Dicalcium Phosphate Dihydrate (DCPD), also known as Brushite, is a hydrated calcium phosphate mineral with the composition CaHPO4·2H2O. The structure of DCPD is almost identical to that of gypsum with their respective unit cell dimesions very similar. The phosphate of DCPD is isomorphous with arsenate, which forms instead, the mineral Pharmacolite. The backbone of DCPD is made up of alternating calcium and phosphorus atoms which form chains via the sharing of oxygens (the four phosphate oxygens). These chains run perpendicular to the b axis in the plane formed by the a and c axes as shown in figure 1.
Figure 1. Calcium (green) and phosphorus (orange) chain
The phosphorus atoms have four fold coordination forming phosphate tetrahedra while the calcium atoms have eight fold coordination. Four of calcium's bonds are with these phosphate tetrahedra, forming the backbone chains, while two more of the calcium bonds are with oxygens from neighboring chains. These last bonds which link the chains together result in a zig-zag pattern or corrugated sheet. The last two calcium bonds are with the water molecules. These water molecules are what hold the sheets together.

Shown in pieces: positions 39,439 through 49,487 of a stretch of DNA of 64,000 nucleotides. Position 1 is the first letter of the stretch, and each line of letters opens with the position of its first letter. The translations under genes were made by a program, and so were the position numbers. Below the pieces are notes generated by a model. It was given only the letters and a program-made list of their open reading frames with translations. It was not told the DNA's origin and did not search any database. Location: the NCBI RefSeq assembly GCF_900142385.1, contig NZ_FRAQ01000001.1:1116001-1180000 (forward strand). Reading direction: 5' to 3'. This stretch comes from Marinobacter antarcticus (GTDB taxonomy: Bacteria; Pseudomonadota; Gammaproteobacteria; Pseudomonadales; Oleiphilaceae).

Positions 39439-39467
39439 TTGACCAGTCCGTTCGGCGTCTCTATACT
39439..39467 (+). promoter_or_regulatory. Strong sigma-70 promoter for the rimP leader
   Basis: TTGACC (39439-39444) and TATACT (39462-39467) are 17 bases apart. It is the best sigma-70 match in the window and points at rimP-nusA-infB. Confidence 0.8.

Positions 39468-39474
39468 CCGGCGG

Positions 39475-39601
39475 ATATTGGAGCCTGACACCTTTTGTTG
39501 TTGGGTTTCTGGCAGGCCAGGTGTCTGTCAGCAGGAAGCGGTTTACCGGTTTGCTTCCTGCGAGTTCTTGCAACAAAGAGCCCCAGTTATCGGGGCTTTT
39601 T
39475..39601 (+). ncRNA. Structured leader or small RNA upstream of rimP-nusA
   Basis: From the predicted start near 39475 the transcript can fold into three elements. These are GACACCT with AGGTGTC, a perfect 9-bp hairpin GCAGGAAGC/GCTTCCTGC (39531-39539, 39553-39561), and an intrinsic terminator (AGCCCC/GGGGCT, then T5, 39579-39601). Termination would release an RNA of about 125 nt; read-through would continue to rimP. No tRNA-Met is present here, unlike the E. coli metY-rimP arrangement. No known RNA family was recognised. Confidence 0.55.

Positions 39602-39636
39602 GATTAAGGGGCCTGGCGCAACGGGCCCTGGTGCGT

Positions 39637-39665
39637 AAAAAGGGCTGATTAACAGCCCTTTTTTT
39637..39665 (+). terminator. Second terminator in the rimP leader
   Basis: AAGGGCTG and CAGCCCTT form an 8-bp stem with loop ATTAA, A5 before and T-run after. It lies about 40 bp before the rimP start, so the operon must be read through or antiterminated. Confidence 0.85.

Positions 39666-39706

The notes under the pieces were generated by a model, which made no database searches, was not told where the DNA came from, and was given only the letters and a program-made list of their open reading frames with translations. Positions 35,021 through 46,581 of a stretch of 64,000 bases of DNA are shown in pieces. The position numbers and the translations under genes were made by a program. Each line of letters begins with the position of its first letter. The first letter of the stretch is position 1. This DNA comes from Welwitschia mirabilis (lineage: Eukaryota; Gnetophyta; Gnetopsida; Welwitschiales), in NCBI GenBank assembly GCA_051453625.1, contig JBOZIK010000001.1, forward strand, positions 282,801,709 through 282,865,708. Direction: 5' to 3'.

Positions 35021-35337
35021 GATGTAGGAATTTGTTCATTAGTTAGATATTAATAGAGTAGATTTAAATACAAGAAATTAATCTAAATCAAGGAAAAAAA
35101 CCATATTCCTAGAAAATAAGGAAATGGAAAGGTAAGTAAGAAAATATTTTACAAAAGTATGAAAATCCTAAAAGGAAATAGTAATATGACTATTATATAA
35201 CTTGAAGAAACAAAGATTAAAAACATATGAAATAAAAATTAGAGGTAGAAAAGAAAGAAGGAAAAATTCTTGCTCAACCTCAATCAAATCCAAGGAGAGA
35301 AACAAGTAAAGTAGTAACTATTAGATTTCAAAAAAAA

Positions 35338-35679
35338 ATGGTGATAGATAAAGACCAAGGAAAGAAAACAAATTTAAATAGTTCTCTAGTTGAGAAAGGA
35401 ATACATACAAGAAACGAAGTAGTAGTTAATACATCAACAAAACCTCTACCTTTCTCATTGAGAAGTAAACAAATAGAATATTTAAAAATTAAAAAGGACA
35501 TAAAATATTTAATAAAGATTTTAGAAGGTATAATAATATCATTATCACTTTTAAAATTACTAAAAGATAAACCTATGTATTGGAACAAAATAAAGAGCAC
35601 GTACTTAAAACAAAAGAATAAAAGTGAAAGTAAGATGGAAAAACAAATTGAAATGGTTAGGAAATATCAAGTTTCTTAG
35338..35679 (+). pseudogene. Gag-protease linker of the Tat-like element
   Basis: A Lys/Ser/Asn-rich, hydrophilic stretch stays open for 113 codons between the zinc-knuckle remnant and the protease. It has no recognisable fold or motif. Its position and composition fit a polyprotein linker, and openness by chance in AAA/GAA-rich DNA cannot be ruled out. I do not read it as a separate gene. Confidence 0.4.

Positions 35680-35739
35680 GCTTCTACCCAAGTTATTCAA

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Calcium and phosphorus make up the majority of an animals mineral nutrient requirements (to fulfill both body tissue and milk needs), therefore DCPD is a common and widely used animal supplement. Dicalcium Phosphate Dihydrate is also of interest because it is the most soluble of the sparingly soluble calcium phosphate minerals and thus makes a good candidate for rock phosphate dissolution studies. The fate of DCPD in soils is rather transient. Typically, mineral phosphorus is added to soil in a water soluble form such as triple superphosphate or diammonium phosphate. As the phosphorus dissolves the high solution P concentration favors precipitation reactions. In neutral and calcareous soils, DCPD is one of the first reaction products. But the relatively soluble DCPD is unstable so after time (3 to 5 months) other more stable less soluble calcium phosphate minerals will form.
Beevers, C. A., Acta Cryst., (1958). 11,273